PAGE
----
The funny part is a true caregiver doesn’t have time to seek out counseling. I’m often asked by people who truly care about me how I’m handling Cooper’s diagnosis.

I don’t have an answer.

I survive mostly. Every few days, there’s a new behavior. A new appointment. A new form to complete.

But God I am sad.

I am so sad. There are days and weeks where I’m fine. There are days and weeks where it’s hard for me to get out of bed. But thankfully I have two little boys that need me to get up.

There are times where I can’t hear another child’s voice. Countless nights where I dream of him talking.  Times when I agonize over Cooper and all the things he’ll never do. Times where I will actually rip up paperwork and say screw it.

There are minutes where I stare at Cooper and wonder what he’s thinking. How I would do anything or give anything for him to talk to me. Engage with me.

There are times when I’m changing my almost six-year-old’s diaper and I tell myself I’m a failure. I will get poop on my hands. And poop on my floor. And more recently poop on my bedding…three nights in a row.

There are times when I need a break from Autism. And there are people who have made me feel weak because of that.

They are assholes.

There are times when I’ve blamed God. I’m so unbelievably angry that he gave me this child. What did I do to deserve this? Why me? Why my family? I am working on the God thing. I am. It’s coming along.

There are days when I break down and cry and wonder how I am going to help this kid. How am I going to know if he’s in pain? How do I get doctors and therapists to listen to me?

There are days when I blame all the family and friends who don’t help Cooper. Who don’t take the time to get to know him. They are also assholes. And that’s part of the journey. Recognizing that not everyone can be part of my autistic kid’s life.

Blah, blah, blah.

Depression is real.

Recognizing depression is good. And being a caregiver is so hard. It makes me feel invisible. I guess that’s why I write. I need someone to know what I’m doing for this little boy. Not to get a thank you or a pat on the back. I just need someone to know how hard it is to keep going every single day when all I want to do is give up.

I don’t have time for therapy. And I don’t need medication. But as a caregiver, I need to stop being so hard on myself. I need to take a break once a while. And admit when I’m heartbroken.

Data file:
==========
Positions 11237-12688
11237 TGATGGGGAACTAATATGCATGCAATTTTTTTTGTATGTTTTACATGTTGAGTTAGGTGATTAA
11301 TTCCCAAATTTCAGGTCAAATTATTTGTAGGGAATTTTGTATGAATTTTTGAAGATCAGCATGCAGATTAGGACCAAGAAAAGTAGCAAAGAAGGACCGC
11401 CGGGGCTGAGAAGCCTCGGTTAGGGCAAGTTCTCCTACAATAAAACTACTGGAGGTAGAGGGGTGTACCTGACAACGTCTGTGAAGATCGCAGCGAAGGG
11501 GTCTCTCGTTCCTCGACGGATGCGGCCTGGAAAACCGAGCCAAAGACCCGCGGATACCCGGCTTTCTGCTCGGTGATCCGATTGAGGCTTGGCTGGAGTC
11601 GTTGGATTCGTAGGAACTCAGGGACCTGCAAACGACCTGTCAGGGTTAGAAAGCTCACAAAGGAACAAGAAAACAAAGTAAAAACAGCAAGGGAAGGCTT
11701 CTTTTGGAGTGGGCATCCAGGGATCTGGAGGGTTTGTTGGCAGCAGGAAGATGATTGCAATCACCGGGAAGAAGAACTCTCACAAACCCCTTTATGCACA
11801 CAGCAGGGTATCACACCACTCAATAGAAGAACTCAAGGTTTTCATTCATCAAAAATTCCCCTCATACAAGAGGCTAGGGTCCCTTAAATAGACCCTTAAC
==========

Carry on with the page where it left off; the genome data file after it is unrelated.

I admitted it yesterday to a very important person. He held my hand, told me I was doing a great job, and I immediately felt better. The weight had been lifted a little.

I’m not sure if the depression will ever go away. To be honest, I wonder if it’ll get worse as Cooper gets older.

The milestones are only getting bigger. Who knows? Only time will tell I guess.

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Comments

  • Ashley Garan

    November 28, 2017 at 9:25 am
    Reply

    You are my favorite. Thanks so much for having the courage to write/say all the things I think. My son Max is 6 and […] Read MoreYou are my favorite. Thanks so much for having the courage to write/say all the things I think. My son Max is 6 and also is non-verbal, not even close to potty trained, with intellectual disability and a slew of other issues. Including not sleeping (that last one may be the worst!). It’s nice to know I’m not alone, thank you for being a support for this (tired) twin mama you’ve never met. I get so much encouragement from your Instagram posts and blog, just wanted to finally let you know how much you mean to this stranger :) Read Less

  • Mary Kelly

    November 28, 2017 at 12:24 pm
    Reply

    Thank you sooo much for sharing this. I love my 5 yr old beautiful son who has Autism with my whole heart. I could Have […] Read MoreThank you sooo much for sharing this. I love my 5 yr old beautiful son who has Autism with my whole heart. I could Have written almost every word you wrote, but I’m not nearly articulate enough!:) thank you& God bless. Read Less